Kavitha Tumuluri learned the meaning of hard work from a young age. As the second oldest of five, she felt she had to be a role model for her younger siblings, which taught her to be an authentic, empathetic teacher and a mentor from a very young age. Today, she is a vice president, Information Technology for Blue Yonder in Hyderabad, India. She brings an artistic and creative brain to work because she believes this will help create magic in her teams and the solutions they work on. She is always ready to embrace change.

Tell us about yourself.

I grew up in a relatively small city called Vishakhapatnam – a beautiful, calm beach town in the northeastern part of Andhra Pradesh, India. I received my bachelor’s degree in electronics and communications engineering along with a master’s in image processing. I moved to the U.S. to continue my education when I was offered a job as a software engineer working at Pyramid Technologies, which was later acquired by Siemens. About 12 years ago, my husband and I along with our two sons moved back to India. We currently live in Hyderabad, India along with my mother. Our favorite part of moving back is we get to enjoy the annual nine-day Navaratri Festival in October as my husband and I both love to Dandiya (dancing done at the festival).

How did you get interested in a career in tech?

Growing up, I had no perspective about technology and its impact to our lives. I always wanted to be an interior home designer. My father encouraged me to follow a path in the math and science field since I was very strong in those subjects in school. I have to admit that I was a bit angry at him but now I am happy that I pursued engineering and stayed in the STEM field. I am the first in my family to pursue engineering as a career.

What was your first job?

I was a part-time assistant lecturer at a Government Polytechnic College for Women Bheemunipatnam. I taught engineering geometric design and measurement using electronic devices. Since I joined the staff late in the academic year, I did not have much choice in the subjects I taught. My proudest accomplishment was increasing the pass percentage of these subjects by 90% by bringing in visualization and practical examples into the classroom.

How did you make your way to Blue Yonder?

I was approached by an executive recruiter about an opportunity at Blue Yonder. However, I was a little nervous as I did not have any supply chain or retail experience. I was working at Microsoft at the time and I was excited to learn that Blue Yonder’s digital platform was built on Microsoft Azure. One thing that stood out to me during the interview process was when I was asked to interview with CEO Girish Rishi and EVP, Chief Legal and Administrative Officer, Martin Felli. To me, this really showed the dedication the company’s leadership was investing to bring in the right leaders. That was the moment I knew I wanted to work at Blue Yonder.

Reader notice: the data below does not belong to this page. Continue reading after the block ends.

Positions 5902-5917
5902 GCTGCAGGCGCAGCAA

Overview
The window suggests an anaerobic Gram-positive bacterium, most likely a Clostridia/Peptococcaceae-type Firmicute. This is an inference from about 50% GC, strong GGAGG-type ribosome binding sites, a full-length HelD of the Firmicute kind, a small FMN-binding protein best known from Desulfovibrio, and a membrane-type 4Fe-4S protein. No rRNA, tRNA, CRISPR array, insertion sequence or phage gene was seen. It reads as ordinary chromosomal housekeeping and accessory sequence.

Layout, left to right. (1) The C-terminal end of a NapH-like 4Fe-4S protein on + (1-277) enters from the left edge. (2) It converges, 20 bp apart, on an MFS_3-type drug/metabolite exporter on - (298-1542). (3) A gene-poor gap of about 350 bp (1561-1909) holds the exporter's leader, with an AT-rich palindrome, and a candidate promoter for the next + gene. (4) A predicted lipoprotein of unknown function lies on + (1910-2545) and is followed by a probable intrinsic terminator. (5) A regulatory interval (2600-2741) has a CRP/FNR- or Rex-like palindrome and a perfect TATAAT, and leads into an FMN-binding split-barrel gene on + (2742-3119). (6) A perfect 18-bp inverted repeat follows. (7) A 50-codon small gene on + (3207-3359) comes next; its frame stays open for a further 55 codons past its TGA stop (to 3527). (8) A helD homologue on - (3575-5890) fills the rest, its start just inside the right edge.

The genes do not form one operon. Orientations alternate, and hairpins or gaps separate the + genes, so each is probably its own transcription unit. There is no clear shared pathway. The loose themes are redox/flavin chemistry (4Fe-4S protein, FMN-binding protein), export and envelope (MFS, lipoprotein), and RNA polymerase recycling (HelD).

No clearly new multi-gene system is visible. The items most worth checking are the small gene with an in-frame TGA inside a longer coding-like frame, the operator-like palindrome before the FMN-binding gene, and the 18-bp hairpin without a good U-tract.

Can you point to a critical moment in your career that really made a difference in your path?

I have multiple critical moments in my career, all catapulting me into a different orbit each time. One situation early on in my career was when my then manager said I would be a good team leader two years into my career. He coached me throughout my journey. That was my first step towards leadership!

What do you think are the biggest concerns regarding women in technology? Are there any issues you think should be getting more attention?

Having worked in both the U.S. and India, the issues around women in technology are very different. In India, usually 90% of women are studying STEM-related subjects. That’s an amazing percentage; however, the problem is sustaining those numbers into the workforce and then into leadership. Women in technology dwindles down to 20% for those with five to six years of work experience due to many stopping to raise a family and the pressures related to it. The key to success for women in India is to learn to build a solid support system around them, much like women in the U.S. do.  This will allow us to have a work-life balance to continue on with our careers.

What is your proudest achievement?

I am proud to have raise two sensitive, supportive young men who are very open minded. Both my sons (and my husband!) are very supportive and believe in my career. Before COVID-19, I was traveling a lot and it would make me so happy to come home to a hot-cooked meal and all the home chores taken care of.

What is your leadership style?

My leadership style entails creating a high-performing environment and empowering my teams.  I also believe in and always strive to bring a work-life synergy into my teams. I believe in enjoying the journey as we chase business objectives.

What’s one leadership lesson you’ve learned and really taken to heart?

Don’t try to jump in to build solutions for the team, but rather build the problem statement with the team. Once you do that, the solutions, tools and right skillsets will automatically fit in.

How do you motivate yourself and others?

Create an ambience of collaboration and learning within the team. Collaboration and learning are both contagious and has a multiplier effect.

What’s one fun or surprising fact about you?

I used to do a lot of sewing, including making Indian formalwear and American business clothes. I don’t have much time these days to sew, but I do enjoy designing clothes!